Ten of us met Tuesday to talk about this book and eight of us went to lunch afterward, where we talked some more, and sometimes about books. No surprise there.
Kathy had a doctor's appointment and wasn't able to be with us. I hope you'll share your thoughts with us in the comment section, Kathy. We were sad to say farewell to Dawn for the school year, but she wants to continue reading with us and will share her thoughts in the comment section as well.
This was the first time of all the books that we've read where I came to book group disliking the book and leaving it, actually liking it. We were pretty much in agreement that we didn't like it, wouldn't read it again nor would we have finished it, were it not for book group. Leslie asked me to be sure and point that she did like it - Leslie liked it.
I ended up having to read it in a sitting because the time jumps made the story hard for me to follow. Dawn said that the time jumps were effective in producing a fractured and disjointed effect, much the same as the characters were experiencing. And Madelon reminded us that the actual story itself took place in one week, from the time to Sophie Mol arrived to the time she drowned, and Velutha was blamed. We ached for the pathetic unloved live of Estha and were stunned at the evil genius of Baby's manipulations - a nun gone over to the dark side, one would surmise.
We all liked Velutha and felt he was the only sympathetic character. He reminded me of Robbie in Ian McEwan's Atonement. Carolyn pointed out that, no matter how much Robbie achieved, he was still always the gardener. In all of Velutha's creative skills and prowess at running their company, he was still an Untouchable.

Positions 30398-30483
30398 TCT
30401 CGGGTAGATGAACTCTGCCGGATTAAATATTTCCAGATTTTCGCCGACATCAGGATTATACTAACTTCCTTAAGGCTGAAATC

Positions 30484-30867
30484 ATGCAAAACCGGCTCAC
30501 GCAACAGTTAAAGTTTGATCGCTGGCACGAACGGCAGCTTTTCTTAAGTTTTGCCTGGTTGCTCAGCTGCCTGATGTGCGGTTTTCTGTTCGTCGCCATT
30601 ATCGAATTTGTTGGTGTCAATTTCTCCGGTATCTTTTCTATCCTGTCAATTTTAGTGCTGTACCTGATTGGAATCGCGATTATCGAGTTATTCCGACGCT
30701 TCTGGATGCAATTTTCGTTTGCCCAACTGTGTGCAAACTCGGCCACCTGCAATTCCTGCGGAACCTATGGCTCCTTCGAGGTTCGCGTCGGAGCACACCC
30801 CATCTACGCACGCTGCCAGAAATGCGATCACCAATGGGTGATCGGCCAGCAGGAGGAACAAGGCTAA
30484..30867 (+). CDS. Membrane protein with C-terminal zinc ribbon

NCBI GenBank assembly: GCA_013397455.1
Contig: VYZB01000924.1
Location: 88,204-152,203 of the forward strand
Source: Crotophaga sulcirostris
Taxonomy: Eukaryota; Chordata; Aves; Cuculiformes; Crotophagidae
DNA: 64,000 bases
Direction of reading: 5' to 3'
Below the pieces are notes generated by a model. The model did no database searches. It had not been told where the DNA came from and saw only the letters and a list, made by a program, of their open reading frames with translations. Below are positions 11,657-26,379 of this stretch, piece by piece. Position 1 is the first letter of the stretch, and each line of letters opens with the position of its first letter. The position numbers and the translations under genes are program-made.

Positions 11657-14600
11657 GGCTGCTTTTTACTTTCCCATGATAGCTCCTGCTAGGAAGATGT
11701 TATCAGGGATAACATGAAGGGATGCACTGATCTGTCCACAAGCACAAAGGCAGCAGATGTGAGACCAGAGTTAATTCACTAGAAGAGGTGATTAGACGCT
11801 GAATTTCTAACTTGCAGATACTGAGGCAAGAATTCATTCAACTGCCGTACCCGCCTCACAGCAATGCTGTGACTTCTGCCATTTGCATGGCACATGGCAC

The book ended without offering hope and certainly was a jarring conclusion after reading 300 pages of unhappiness. Ms. Roy is an activist in India and we thought that her goal in writing this novel was to unveil to the Western world the unhappiness in India and the helpless hopelessness that so many of the country's people experience, from the time they're born, to the time they die. It did seem that the parallel sex scenes at the conclusion were to show us that as abhorrant as incest is to the Western world, inter-caste sex is even more so in India.
In an interview, Roy said, "I don't see a great different between The God of Small Things and my works of nonfition." That is pretty much the conclusion that we came to by the end of the discussion.
Our September book is Inner Circle by T.C. Boyle - a much different book than this one. We will be selecting the books for next year by October. I will send a list of books that we have talked about in the next couple of weeks for you to look over and add your suggestions. Be thinking of things you'd like our group to read together.